Players find themselves in the protagonists Iro spaceship. Without ruining too much of the plot, an alien race has taught earthlings how to harness electricity from within the human anatomy. The plot thickens akin to the ‘Matrix’ franchise by literally farming less fortunate humans.
Negative or Positive?
Iro has the ability to change the polarity of his inner electricity, this plot point is used to back-up the red and blue colour shifts in the protagonist’s ships and ammo. This mechanic is used offensively to damage the opposing coloured ships. As players go through levels, various pickups are available to increase ammo radius etc., but not much else.
Iro hero is its own worst enemy in not providing challenging checkpoints throughout levels or any guidance throughout to overcome the games nine levels. It sounds typical of a modern gamer to complain about difficulty, but one believes there is engaging difficulty and just plain old unfair difficulty. Imagine a platforming title with ledges spaced just a little too far apart for players to land an effective jump.
Holding On to the Past
Adding to this, gamers of today and yesteryear might not have the patience to tackle just a daunting undertaking. Yes, arcade games in the same vein are also very challenging however they also provided checkpoints and certain abilities to combat level fatigue. The levels themselves are simply too long, almost like listening to your grand-parents bang on about the price of butter in your local supermarket.
Enemies follow variating attack patterns and try to save the games levels long haul approach, but even that does not escape the un-needed length of Iro Hero’s vertical scrolling moments. The sides of the level are used for character interaction; however, players might find themselves ignoring plot points just to ensure their toil isn’t in vein.
Skip, Skip, Skip to the Game!
If this reviewer is being honest, the narrative is a passive affair. From the opening screen and throughout Iro Hero, players are greeted with blocks of text in an awkward font. Unfortunately, this approach simply reverses what the plot is trying to achieve. Although it has potential, for a title such as this, it is not necessary to have a thick undercurrent of character drive.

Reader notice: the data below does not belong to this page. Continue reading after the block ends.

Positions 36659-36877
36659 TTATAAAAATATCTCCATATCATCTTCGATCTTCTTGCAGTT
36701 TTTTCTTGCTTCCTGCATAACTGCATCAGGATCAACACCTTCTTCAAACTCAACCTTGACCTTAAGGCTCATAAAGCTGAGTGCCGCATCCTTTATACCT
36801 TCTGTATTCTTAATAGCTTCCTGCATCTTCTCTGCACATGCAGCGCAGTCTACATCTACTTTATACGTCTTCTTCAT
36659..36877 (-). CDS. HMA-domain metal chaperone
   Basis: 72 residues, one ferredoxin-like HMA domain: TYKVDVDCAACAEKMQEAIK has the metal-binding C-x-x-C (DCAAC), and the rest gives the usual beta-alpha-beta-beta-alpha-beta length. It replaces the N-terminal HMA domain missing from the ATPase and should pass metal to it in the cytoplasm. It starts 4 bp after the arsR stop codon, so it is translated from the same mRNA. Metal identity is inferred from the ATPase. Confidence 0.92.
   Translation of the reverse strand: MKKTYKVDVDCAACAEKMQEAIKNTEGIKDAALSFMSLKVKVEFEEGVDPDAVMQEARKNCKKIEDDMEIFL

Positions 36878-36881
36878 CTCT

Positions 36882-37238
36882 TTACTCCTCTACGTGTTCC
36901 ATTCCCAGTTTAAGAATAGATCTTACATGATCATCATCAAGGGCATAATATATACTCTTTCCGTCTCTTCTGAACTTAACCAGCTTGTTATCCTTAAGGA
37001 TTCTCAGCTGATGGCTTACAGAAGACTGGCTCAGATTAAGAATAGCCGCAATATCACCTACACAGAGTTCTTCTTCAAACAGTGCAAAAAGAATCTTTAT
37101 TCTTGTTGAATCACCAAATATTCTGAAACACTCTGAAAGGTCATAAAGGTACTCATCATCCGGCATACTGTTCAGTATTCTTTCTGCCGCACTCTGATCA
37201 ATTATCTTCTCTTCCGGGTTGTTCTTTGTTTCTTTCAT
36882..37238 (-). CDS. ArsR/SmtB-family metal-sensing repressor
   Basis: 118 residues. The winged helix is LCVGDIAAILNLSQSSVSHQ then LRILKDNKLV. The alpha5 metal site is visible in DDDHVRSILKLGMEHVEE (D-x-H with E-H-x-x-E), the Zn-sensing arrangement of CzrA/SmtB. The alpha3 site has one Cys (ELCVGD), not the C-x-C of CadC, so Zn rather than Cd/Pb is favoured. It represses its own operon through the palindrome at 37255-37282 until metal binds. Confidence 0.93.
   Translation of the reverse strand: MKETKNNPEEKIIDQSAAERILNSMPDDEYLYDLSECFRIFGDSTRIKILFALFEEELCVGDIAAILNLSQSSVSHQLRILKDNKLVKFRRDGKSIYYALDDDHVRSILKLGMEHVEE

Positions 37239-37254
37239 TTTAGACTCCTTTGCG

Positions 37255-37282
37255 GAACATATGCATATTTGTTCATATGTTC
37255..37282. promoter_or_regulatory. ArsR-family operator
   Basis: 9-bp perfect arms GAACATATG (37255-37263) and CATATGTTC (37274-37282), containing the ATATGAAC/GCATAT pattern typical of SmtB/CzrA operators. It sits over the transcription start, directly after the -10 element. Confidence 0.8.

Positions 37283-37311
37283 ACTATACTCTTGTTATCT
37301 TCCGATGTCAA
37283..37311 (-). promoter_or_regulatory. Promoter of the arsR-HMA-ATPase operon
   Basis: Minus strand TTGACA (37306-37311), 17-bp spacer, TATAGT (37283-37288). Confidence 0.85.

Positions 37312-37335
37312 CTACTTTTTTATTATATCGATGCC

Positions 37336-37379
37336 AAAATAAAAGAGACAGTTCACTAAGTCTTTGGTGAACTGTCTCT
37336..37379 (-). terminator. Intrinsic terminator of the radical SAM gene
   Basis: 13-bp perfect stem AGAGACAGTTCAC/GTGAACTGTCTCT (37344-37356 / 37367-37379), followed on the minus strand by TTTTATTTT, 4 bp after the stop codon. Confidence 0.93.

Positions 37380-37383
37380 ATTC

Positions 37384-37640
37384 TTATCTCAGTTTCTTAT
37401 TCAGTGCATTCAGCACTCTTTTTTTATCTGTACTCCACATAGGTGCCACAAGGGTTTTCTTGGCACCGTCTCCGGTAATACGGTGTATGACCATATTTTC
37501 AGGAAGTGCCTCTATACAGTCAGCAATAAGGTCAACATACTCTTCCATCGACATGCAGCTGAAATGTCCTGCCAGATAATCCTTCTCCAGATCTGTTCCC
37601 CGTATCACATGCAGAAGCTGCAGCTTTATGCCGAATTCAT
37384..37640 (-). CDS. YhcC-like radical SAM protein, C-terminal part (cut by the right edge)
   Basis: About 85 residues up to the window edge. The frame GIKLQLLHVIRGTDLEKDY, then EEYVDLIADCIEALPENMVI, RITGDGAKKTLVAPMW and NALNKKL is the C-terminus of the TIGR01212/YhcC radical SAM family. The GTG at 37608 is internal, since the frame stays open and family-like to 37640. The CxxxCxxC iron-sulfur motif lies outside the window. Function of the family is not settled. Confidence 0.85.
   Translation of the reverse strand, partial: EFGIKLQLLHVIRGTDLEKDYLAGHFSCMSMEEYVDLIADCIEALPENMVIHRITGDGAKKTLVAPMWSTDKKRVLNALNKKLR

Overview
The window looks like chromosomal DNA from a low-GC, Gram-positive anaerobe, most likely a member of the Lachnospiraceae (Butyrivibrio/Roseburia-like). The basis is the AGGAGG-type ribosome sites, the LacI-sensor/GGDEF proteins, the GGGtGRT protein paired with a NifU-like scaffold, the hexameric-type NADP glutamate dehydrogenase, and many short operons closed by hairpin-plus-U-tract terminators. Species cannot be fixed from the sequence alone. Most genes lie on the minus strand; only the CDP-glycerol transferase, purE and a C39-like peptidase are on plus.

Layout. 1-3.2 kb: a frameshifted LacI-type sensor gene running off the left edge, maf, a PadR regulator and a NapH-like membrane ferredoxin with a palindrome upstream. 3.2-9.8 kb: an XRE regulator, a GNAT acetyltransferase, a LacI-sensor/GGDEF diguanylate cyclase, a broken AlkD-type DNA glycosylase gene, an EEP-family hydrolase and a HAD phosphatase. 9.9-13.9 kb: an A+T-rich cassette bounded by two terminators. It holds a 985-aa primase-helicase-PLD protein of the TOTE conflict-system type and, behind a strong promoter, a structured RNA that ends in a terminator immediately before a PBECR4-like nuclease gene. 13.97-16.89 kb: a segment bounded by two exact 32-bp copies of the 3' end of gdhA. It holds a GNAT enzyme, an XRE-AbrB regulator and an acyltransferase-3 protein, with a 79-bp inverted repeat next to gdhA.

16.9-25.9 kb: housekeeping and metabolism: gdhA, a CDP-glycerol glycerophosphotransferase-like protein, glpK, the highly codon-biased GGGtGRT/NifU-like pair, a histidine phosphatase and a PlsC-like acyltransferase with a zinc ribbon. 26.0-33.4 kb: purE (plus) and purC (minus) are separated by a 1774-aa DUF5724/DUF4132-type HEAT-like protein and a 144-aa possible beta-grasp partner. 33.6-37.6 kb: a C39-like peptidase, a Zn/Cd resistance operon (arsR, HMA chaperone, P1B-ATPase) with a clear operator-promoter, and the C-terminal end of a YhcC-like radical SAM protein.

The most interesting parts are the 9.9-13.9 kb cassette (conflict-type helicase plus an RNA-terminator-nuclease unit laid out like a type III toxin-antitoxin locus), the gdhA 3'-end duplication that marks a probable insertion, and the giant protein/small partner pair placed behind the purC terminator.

The presentation of Iro Hero also follows in its fore father’s footsteps; a coin-ops style pixel art is utilized in all its crisp arcade cabinet glory. All special effects and attacks are animated in the same fashion bringing a nice sense of authenticity to Iro Hero. Whilst the graphics are presented in high resolutions, with substantially more detail than early 90’s titles, it still feels like it could live in a cabinet somewhere in a dusty storage locker.
Iro Hero’s soundtrack is a synth/bit chip experience that tries to move away from the well-trodden pixel art and bit chip sound marriage. Whilst it sounds great, it is not something I’ll be actively looking to listen to again but it serves its purpose. Sound effects are also in the same vein.
Overall Score: 6.6/10
Iro Hero sets out to take players back to the golden age of arcade/coin ops gaming. And whilst the effort is obvious, its execution is one of missed opportunities and polish. Iro Hero looks the part but does not deliver quite as well as it should.
Platforms: Nintendo Switch (Reviewed)
Release Date: 22/06/2018
Price: £11.69 (eShop)
Developer: Artex Games
Pegi Rating: 7+
Review copy provided by publisher